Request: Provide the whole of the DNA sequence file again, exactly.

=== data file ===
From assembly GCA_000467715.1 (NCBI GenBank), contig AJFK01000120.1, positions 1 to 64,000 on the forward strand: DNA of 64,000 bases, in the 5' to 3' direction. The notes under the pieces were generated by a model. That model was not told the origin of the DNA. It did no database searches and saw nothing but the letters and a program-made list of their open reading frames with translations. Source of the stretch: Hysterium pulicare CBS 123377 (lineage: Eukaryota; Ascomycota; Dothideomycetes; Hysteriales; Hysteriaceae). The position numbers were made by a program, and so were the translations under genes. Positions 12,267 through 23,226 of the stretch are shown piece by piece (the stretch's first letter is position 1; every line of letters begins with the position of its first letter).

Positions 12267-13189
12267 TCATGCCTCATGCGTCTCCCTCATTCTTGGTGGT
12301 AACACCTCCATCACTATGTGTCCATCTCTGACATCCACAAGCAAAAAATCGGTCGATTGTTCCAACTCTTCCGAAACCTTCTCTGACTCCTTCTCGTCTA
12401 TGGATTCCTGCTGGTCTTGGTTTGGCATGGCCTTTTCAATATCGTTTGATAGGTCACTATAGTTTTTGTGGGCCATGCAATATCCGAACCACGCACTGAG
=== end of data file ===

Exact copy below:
From assembly GCA_000467715.1 (NCBI GenBank), contig AJFK01000120.1, positions 1 to 64,000 on the forward strand: DNA of 64,000 bases, in the 5' to 3' direction. The notes under the pieces were generated by a model. That model was not told the origin of the DNA. It did no database searches and saw nothing but the letters and a program-made list of their open reading frames with translations. Source of the stretch: Hysterium pulicare CBS 123377 (lineage: Eukaryota; Ascomycota; Dothideomycetes; Hysteriales; Hysteriaceae). The position numbers were made by a program, and so were the translations under genes. Positions 12,267 through 23,226 of the stretch are shown piece by piece (the stretch's first letter is position 1; every line of letters begins with the position of its first letter).

Positions 12267-13189
12267 TCATGCCTCATGCGTCTCCCTCATTCTTGGTGGT
12301 AACACCTCCATCACTATGTGTCCATCTCTGACATCCACAAGCAAAAAATCGGTCGATTGTTCCAACTCTTCCGAAACCTTCTCTGACTCCTTCTCGTCTA
12401 TGGATTCCTGCTGGTCTTGGTTTGGCATGGCCTTTTCAATATCGTTTGATAGGTCACTATAGTTTTTGTGGGCCATGCAATATCCGAACCACGCACTGAG